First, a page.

Massively multiplayer online games (MMOs) are potentially dangerous bits of software. It starts just like any other game, with a trip to your local Game store or a visit to Amazon or Steam, a quick exchange of funds and then the install process. With an MMO however, you could be putting your social life, relationship, job and personal hygiene all at a risk of serious meltdown. The risks are so real in fact, that the most precious assets to humanity, our own Mothers
have put together a website to try and crack down on the problem.
I've often wondered why they are so addictive. Is it because you get that feeling that you used to get as a kid when all the other kids are playing and laughing outside in the sun and you just had
to go and join in? Is it because you feel that all that time spent on menial tasks such as eating and sleeping could be better spent developing your character to go and stomp on lesser players in PVP?
There's a host of other reasons that could be added to list. However, one common argument for why MMOs are so addictive is because they’re designed specifically to string gamers along with a new bit of armour hither, a new spell thither and a few more health points evither (sorry, I had to make that last one up), so there's a constant craving for playing for 5 more minutes.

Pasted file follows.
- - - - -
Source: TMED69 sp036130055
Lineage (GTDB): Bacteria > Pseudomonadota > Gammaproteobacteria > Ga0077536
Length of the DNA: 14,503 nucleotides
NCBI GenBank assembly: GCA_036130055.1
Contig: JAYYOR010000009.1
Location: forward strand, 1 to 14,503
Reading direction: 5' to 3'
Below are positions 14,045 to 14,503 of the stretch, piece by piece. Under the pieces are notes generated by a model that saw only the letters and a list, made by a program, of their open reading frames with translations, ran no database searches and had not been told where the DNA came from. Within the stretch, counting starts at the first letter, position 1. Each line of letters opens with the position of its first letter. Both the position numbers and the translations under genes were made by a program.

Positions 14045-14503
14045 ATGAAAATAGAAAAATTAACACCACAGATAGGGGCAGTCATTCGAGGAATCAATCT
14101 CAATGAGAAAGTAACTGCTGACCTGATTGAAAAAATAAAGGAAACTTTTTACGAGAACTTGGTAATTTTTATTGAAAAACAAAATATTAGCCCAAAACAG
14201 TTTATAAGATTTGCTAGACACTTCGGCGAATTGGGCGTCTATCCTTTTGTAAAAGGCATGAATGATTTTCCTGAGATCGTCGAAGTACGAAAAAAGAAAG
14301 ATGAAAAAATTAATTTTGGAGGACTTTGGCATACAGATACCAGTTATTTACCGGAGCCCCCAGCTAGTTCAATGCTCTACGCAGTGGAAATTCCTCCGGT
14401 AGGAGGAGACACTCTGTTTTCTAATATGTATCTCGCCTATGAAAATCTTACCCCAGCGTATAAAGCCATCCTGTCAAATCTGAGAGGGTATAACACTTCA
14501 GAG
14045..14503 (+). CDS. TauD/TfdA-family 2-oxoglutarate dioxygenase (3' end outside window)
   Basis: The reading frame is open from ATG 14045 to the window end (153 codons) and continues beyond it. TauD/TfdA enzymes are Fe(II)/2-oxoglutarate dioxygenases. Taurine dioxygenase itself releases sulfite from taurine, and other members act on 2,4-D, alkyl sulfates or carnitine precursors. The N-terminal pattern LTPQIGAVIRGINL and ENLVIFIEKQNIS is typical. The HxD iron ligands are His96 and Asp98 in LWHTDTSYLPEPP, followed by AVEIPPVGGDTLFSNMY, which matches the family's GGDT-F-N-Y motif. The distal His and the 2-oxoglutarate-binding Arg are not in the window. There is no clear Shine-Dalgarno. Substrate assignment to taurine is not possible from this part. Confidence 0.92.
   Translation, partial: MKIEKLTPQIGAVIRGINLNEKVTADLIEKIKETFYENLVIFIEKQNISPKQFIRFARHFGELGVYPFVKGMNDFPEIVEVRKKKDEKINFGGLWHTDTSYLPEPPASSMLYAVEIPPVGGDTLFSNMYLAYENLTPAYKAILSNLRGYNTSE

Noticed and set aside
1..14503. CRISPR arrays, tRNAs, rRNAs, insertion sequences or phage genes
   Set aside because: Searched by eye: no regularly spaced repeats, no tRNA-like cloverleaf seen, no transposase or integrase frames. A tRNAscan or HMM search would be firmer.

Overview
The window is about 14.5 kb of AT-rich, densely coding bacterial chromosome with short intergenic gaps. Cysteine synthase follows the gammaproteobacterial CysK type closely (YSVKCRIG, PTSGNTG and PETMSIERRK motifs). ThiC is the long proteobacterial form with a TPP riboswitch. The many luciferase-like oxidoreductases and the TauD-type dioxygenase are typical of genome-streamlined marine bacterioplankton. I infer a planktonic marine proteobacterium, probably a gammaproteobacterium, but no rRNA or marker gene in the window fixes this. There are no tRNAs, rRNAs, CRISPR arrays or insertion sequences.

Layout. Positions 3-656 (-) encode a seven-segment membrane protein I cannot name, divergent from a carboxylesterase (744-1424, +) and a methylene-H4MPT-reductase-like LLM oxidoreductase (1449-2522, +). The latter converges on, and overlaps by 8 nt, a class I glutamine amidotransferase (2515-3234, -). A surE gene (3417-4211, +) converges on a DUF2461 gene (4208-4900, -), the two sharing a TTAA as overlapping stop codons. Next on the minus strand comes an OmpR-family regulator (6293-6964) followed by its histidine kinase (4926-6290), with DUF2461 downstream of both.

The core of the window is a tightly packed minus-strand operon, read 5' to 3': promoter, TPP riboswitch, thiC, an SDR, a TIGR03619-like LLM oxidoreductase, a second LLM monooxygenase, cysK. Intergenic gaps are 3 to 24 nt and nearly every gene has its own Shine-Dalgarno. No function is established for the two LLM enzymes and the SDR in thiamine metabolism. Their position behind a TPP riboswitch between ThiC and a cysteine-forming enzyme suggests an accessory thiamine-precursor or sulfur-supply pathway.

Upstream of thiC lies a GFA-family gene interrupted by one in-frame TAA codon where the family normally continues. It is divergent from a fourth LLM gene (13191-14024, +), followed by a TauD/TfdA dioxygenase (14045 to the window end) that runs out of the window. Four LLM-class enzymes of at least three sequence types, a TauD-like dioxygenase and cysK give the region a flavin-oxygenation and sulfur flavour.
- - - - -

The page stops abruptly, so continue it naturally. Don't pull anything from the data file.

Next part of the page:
This argument of course holds some truth. Getting new kit is a largely what made the RSI-educing Diablo II
so utterly all consuming. But I remember many years ago (probably about 13 years ago actually, which makes me feel kinda old) seeing an interview with co-founder of ID Software John Romero saying that one of the keys to a good game was to string the player along with new guns and power ups. This is a tactic that has been employed since shortly after the dawn of gaming, so why are MMOs different? Is it just that they're exceptionally good at it?
They're so good at it in fact, that for some the game starts to get taken so seriously that it becomes like a second job. I’ve enjoyed and been addicted to many MMOs over the years, but I’ve never reached the stage where it feels like an inescapable responsibility. Likewise, an MMO has never caused me to reject my real world responsibilities. I love MMOs, but I wouldn’t want to marry one and I certainly wouldnt die
for one as has sadly happened on more than one occasion.
So how does it happen? Have you ever played an MMO that felt like a job? Has a game had a serious detrimental affect on your personal hygiene or worse?